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Goals Without Plans

Edward A. Reid Jr.
Posted On:
Jun 8, 2021 at 3:00 AM
Energy Policy, Climate Change

“A goal without a plan is just a wish.”, Antoine de Saint-Exupery

The Biden Administration has produced a new US INDC (Intended Nationally Determined Contributions) after rejoining the Paris Accords. The new INDC roughly doubles the “ambition” of the previous INDC offered by the Obama Administration, calling for a 50% reduction in US CO2 emissions relative to 2005 by 2030 and achievement of net zero emissions by 2050. Even though this new INDC has not satisfied some environmental activist groups, it is still a major expansion of the US commitment. However, the Paris Accords are not a treaty from the US perspective and likely will not be for the foreseeable future, since Senate ratification would be highly unlikely.

The Administration has discussed several areas of focus for its efforts, including eliminating CO2 emissions from the electric sector by 2035, incentivizing installation of 500,000 EV charging stations, converting the US school bus fleet to EVs, weatherizing large numbers of housing units, making rail travel as fast as air travel, and ultimately achieving net zero emissions by 2050 The Administration’s stated intent is to accomplish all of these objectives using equipment produced in the US, largely by union labor.

Shutting down the 70% of US electric generation powered by fossil fuels over a 14-year period while maintaining a reliable electric grid and providing the power required for the production of the necessary wind turbines and solar panels to replace that generation plus the electric storage facilities required to maintain reliable grid function during periods when wind and solar are unavailable will require careful coordination. The plan for this effort has not been made public and its current state of development is unknown. The incentives to be provided are also undefined.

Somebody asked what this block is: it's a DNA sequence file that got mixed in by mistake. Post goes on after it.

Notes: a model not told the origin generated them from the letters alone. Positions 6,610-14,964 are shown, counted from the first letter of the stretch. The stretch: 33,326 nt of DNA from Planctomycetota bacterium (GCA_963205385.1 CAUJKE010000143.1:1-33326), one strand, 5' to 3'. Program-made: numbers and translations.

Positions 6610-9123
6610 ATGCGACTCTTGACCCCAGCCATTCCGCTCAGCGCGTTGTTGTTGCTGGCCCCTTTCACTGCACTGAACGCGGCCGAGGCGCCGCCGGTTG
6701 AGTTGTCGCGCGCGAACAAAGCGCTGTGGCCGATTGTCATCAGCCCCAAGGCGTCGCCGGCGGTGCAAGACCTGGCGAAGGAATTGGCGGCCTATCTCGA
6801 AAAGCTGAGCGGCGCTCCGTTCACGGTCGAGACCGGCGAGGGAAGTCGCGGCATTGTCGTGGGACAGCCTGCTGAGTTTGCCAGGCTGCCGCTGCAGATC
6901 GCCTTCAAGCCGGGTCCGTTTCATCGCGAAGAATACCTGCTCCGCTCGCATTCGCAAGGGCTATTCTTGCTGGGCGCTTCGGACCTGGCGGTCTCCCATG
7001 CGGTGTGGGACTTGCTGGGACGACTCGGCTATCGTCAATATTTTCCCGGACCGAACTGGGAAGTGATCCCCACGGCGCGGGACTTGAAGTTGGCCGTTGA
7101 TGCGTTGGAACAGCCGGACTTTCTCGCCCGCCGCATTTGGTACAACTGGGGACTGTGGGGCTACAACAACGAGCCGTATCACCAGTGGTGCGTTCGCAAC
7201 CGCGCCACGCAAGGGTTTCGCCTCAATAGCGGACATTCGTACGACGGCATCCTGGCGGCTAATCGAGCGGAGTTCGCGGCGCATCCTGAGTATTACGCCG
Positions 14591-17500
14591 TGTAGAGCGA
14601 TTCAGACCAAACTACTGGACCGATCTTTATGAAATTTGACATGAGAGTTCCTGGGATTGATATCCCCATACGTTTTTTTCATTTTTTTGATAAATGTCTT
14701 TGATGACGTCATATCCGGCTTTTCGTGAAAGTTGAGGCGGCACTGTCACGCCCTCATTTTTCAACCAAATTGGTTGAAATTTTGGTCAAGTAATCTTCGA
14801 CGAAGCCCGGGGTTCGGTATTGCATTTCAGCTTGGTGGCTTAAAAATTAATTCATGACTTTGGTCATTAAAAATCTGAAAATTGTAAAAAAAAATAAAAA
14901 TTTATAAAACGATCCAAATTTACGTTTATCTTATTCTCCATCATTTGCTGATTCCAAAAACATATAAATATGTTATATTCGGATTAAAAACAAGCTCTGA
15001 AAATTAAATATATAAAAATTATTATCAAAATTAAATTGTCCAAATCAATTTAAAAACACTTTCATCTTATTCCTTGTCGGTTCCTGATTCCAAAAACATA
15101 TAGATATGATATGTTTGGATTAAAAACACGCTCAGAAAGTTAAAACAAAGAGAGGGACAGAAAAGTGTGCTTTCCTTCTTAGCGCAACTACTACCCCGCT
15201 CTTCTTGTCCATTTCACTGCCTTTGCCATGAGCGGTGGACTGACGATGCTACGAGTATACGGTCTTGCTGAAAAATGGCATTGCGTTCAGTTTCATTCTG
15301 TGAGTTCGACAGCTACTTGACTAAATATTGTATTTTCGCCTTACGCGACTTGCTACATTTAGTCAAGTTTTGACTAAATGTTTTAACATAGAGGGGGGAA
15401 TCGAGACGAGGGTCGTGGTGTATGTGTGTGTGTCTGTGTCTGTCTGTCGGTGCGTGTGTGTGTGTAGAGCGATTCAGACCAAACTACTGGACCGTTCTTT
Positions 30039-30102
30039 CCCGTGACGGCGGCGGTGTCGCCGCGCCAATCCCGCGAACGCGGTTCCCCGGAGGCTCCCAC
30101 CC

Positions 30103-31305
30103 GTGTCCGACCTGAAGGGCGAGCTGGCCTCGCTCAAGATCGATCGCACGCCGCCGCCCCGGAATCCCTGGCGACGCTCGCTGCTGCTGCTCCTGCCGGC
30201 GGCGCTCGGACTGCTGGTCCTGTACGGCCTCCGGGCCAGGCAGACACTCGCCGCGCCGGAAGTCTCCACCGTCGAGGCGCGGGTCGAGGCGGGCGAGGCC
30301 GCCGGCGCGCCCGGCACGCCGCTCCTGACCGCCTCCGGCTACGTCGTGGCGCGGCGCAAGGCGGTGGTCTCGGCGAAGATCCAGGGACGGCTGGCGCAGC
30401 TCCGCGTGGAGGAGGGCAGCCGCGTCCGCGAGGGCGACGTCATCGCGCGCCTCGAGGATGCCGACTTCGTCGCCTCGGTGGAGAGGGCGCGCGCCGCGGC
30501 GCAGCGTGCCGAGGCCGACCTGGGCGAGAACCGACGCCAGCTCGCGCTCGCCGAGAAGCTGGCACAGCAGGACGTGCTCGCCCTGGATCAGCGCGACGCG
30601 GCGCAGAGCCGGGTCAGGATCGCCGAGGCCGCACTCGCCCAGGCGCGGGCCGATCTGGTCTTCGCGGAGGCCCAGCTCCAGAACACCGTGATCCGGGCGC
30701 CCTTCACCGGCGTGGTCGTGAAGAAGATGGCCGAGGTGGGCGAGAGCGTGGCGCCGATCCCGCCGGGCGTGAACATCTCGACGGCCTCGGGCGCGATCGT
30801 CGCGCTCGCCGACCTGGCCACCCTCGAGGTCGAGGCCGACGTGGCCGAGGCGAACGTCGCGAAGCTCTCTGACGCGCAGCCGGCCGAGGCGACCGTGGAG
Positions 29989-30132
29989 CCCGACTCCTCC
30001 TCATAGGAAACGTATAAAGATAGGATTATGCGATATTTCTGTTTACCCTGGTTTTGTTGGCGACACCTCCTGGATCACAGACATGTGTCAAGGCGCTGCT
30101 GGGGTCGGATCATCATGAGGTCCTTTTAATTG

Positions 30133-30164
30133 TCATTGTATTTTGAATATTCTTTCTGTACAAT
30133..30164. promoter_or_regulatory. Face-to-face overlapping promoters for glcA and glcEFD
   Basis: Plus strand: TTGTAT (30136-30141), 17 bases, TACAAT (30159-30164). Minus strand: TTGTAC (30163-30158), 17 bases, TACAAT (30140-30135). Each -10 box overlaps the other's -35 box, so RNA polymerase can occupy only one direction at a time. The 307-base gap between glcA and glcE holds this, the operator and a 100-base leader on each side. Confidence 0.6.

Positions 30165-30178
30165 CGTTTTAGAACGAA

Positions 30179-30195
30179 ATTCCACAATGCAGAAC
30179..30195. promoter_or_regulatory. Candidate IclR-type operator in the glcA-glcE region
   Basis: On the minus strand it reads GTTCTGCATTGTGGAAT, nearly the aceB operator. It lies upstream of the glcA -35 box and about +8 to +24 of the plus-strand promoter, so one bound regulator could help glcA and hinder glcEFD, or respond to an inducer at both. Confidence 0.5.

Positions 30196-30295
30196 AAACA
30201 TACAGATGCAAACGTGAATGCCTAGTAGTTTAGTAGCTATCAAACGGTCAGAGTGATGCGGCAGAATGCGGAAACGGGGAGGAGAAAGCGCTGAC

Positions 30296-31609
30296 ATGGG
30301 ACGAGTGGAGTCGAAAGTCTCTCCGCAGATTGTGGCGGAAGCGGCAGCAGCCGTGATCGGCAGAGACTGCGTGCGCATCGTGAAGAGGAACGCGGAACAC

The proposed locations and installation schedule for the EV charging stations are not yet public, nor is the proposed incentive schedule. The future incentives for electric vehicle purchases are also currently undefined. Two states have now elected to halt sale of new fossil fuel vehicles in 2035, which will force the schedule in those states, causing most vehicles to “age out” before 2050. It is unclear whether the Administration will follow this pattern or continue to move the market with incentives, or both.

The approach to converting the US school bus fleet and the schedule are not yet public. The Administration has the option of requiring all new school bus purchases be EVs after some date certain, since all school buses would “age out” before 2050, though the intent might be to accelerate the transition by mandating and incentivizing conversion of existing buses.

The technology for high speed electric rail exists, though only a few localized systems exist in the US and none approach the speed necessary to match point-to-point air flight times. A Japanese manufacturer has demonstrated a prototype magnetic levitation train capable of achieving 374 miles per hour, though the first commercial service is not scheduled until 2027.

Fully upgrading residential dwellings for improved energy efficiency and all electric operation is estimated to cost approximately $50,000 per dwelling unit. There is no definition of the Administration approach to selecting dwellings to be upgraded or the approach to assuring that the upgrades occur and are effective.